Photographically Lamington is a challenge! I had once again opted for the macro which worked formidably well while being in the darkness of the forest. But I can safely say that it is slightly difficult to capture the grand views you get when the path veers close to the edge of the plateau and gives you first class tickets to a screening of NSW down below.

We were walking at good speed, but still managed to see a few good birds. I managed to see a Green Catbird minutes after we started, that was new to me :-). The logrunners were everywhere and we used a few minuets trying to track down an Albert's Lyrebird calling from a hillside covert in thick scrub - those Lyrebirds are hard to see, and after a while we gave up and march on, happily knowing that our defeat meant that I would have to revisit another day :-) During the last few kilometers of the day, we spotted another exciting bird - A Thrush! Lamington is inhabited by both the Bassian Ground Thrush and the Russet-tailed Thrush, two very similar birds. I had a look on the internet where a few sites try to help with the ID of these two species including Graeme Chapman's site and Tim Dolby's, but I am still a bit on the fence about identification, luckily I managed to get a few very respectable photos, so hopefully a few of my readers can chip in with some ID help(?) - Thanks in advance :-)

Tuesday, September 14, 2010

Lamington National Park - Morning Bird Tour at O'Reilly's

Early morning just after sunrise O'Reilly's arranges a ca. 1 hour bird tour around the estate. It has become a many year old tradition to take guest around meeting some of the feathered inhabitants of the area and as always with animals it simply has to be on every single day to nurture the relationship that has been established between guides and birds. The tour is simply a must for all visitors, it is amazing to see how a few raisins, a bit of cheese(?..!) and years of patience have loosened the usual apprehension birds have towards us humans.

Before the tour really began, we could celebrate the first highlight of the day - a female Regent Bowerbird decided to perch itself in an exceptional photogenic position right outside the O'Reilly's reception - That was a new one for me :-)

After a quick walk around the grassy areas close to the complex and a visit to a Satin Bowerbird bower we dived into the rain forest where a little army of birds were ready to welcome us. I have seen Wonga Pigeon being very undisturbed by the presence of humans before, but Eastern Whipbird is notoriously difficult to get good photos of and here it was jumping around few meters from our feet - "Mister Whippy" was apparently in a great morning mood :-)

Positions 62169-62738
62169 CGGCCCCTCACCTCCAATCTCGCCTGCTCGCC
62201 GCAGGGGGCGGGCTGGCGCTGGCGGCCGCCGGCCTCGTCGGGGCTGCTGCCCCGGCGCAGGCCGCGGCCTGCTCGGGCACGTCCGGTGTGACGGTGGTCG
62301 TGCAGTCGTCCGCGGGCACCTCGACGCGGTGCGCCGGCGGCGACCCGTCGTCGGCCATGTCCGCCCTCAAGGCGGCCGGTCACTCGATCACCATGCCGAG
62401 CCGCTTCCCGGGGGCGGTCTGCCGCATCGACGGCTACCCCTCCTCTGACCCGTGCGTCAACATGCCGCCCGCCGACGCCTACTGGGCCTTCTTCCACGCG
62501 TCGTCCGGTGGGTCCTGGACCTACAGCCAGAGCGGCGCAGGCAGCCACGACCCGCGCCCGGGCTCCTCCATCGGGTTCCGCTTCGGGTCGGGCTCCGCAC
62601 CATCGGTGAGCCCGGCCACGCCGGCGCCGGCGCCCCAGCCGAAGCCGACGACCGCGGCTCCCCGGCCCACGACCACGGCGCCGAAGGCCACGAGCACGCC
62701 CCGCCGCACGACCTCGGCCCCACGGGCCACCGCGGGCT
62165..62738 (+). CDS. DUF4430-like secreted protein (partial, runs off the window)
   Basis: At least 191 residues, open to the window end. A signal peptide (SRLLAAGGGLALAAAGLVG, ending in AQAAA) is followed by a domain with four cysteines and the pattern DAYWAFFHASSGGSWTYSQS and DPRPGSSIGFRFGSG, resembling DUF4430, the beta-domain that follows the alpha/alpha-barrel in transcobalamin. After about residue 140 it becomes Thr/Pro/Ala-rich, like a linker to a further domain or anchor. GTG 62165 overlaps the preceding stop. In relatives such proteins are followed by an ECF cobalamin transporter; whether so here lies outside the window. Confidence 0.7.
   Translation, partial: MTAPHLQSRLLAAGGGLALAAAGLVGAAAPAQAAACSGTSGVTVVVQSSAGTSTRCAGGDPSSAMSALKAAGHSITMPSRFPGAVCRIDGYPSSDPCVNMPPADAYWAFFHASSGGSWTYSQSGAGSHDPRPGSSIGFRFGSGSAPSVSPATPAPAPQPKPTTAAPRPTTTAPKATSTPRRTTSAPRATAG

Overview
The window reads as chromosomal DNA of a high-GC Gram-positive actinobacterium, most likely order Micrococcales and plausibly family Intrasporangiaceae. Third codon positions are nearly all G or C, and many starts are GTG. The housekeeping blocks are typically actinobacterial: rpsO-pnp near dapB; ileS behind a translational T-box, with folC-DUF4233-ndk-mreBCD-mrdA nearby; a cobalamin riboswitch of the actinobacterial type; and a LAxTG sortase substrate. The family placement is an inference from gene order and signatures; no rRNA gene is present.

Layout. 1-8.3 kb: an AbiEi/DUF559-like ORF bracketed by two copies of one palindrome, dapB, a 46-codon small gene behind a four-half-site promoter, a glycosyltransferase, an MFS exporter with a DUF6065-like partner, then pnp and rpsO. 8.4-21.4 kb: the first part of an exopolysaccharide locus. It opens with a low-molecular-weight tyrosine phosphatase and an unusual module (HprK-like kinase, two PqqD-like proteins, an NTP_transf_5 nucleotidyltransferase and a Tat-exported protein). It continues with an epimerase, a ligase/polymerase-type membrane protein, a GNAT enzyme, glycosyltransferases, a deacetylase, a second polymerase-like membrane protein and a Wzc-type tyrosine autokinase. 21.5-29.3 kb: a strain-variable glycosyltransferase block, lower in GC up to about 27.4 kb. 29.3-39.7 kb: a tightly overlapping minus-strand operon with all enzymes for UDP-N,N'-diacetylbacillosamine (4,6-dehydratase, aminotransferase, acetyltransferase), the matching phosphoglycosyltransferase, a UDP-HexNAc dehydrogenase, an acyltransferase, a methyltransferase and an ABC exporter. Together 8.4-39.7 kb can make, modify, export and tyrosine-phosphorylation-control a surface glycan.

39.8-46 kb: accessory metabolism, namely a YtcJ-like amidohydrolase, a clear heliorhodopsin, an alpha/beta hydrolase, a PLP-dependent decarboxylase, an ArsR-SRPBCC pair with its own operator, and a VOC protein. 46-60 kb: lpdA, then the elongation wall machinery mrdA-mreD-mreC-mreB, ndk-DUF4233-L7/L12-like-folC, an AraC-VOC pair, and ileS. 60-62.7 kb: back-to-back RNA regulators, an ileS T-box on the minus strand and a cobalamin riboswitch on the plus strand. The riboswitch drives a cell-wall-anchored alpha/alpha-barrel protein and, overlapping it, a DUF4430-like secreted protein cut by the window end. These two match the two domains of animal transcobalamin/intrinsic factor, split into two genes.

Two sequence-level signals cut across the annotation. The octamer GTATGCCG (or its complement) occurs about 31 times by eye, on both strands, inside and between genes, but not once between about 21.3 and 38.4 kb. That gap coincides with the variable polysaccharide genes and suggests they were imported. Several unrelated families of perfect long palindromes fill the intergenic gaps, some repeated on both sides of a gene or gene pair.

As always it is great value being taken around by one of the locals, we were taught how to spot "hidden" hanging bird nests and we saw the hollow tree where the Nightjar was spotted last time - unfortunately it looked like the Nightjar had left the spot - and a flood of tree and plant related knowledge was flowing freely after a couple of inquisitive horticultural questions were asked by a certain tree loving WA gentleman that had joined the birding excursion.

Great stuff and a fantastic opportunity of getting some excellent close-ups of some great birds. Anticipating the darkness of the early morning rain forest I had luckily chosen the fast macro (Sigma 150mm f/2.8) and could continue shooting it quite wide open and with assistance from the on-board flash, as I had done up in far north Queensland. In manual mode with an aperture of f/4.0 and a shutter speed of 1/160s I could control exposure by flash output compensation alone.

Great stuff! I am pretty happy about some of the Eastern Yellow Robin shots - it was a particular photogenic participant. The Yellow-throated Scrubwren is a bird that I do not see everyday, so nice with a close encounter. A Lewin's Honeyeater came along for the shenanigans, but there was no doubt that it was the bowerbirds that were stars of the morning - Great to finally see a Regent Bowerbird - we only saw females during the morning walk, but we managed to spot a male later during the day down at our "rain forest"-terrace - and a male Satin Bowerbird is always a treat.

Sunday, September 12, 2010

Lamington National Park - Evening Photography From The Terrace

Being restricted to the terrace while the sun was setting behind the mountains was not to bad at all. Having all the camera gear there and good time I managed to experiment a bit.

I am always impressed by the performance of the Autostitch Panrama Tool that I link to in the "Software you can't live without .. and that is free" down to the right of this site. It is really free and it just works incredible well. Set your camera to aperture priority and choose something like f/13 for landscape, see what shutter speed the camera gives you in the center of your wanted panorama. Then set the camera to manual control and dial in f/13 and the shutter speed your camera gave you before. It might sound slightly complicated, but by locking in the same exposure for all the pictures you avoid changes in brightness across the final panorama. The program works on jpg files and handles everything itself - the only thing you have to adjust is what quality you want. Choose "Edit" and "Options" and then I prefer to use the "Scale (%)" setting at either 50 or 100% - but if there are a lot of pictures being stitched and your computer is memory weak, then 25 and even 10% will do just fine.